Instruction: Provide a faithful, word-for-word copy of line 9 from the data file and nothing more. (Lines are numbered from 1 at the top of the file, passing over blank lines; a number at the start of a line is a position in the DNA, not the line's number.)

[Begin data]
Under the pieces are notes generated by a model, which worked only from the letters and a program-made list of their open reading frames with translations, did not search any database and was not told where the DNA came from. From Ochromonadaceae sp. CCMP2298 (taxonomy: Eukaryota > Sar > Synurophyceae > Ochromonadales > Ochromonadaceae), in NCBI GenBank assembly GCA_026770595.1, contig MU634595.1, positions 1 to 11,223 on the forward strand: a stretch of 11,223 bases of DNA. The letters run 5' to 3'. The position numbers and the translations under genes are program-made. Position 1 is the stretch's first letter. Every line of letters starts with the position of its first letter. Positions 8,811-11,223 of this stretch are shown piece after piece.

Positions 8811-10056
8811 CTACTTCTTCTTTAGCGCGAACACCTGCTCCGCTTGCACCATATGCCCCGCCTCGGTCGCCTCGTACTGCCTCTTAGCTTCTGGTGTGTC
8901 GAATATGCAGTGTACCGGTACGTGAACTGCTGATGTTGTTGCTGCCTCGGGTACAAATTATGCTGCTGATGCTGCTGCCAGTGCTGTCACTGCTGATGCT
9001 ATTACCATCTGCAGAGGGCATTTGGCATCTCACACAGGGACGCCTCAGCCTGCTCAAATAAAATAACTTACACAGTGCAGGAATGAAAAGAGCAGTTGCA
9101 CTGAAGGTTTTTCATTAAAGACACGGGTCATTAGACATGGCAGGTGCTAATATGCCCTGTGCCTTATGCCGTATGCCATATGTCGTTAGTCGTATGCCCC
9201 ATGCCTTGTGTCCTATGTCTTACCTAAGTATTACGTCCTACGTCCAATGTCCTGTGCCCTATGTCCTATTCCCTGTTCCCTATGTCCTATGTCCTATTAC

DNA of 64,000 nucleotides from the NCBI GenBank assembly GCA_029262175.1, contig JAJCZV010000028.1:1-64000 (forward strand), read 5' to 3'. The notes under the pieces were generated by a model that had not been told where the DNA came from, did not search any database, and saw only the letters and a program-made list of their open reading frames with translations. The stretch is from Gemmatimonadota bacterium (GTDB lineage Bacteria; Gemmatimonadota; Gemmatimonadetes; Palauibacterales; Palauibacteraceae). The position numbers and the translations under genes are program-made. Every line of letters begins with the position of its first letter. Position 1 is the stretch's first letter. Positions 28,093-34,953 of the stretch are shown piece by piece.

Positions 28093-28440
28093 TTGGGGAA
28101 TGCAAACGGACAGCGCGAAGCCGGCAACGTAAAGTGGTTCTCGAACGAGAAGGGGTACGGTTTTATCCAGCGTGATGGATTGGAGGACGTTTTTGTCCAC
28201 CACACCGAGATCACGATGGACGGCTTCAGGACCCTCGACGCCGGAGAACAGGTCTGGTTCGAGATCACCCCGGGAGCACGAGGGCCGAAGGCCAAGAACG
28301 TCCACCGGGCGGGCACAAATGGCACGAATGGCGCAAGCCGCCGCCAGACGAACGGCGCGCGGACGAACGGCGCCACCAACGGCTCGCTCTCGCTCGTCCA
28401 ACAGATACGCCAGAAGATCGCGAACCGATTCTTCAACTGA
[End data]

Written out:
Positions 28093-28440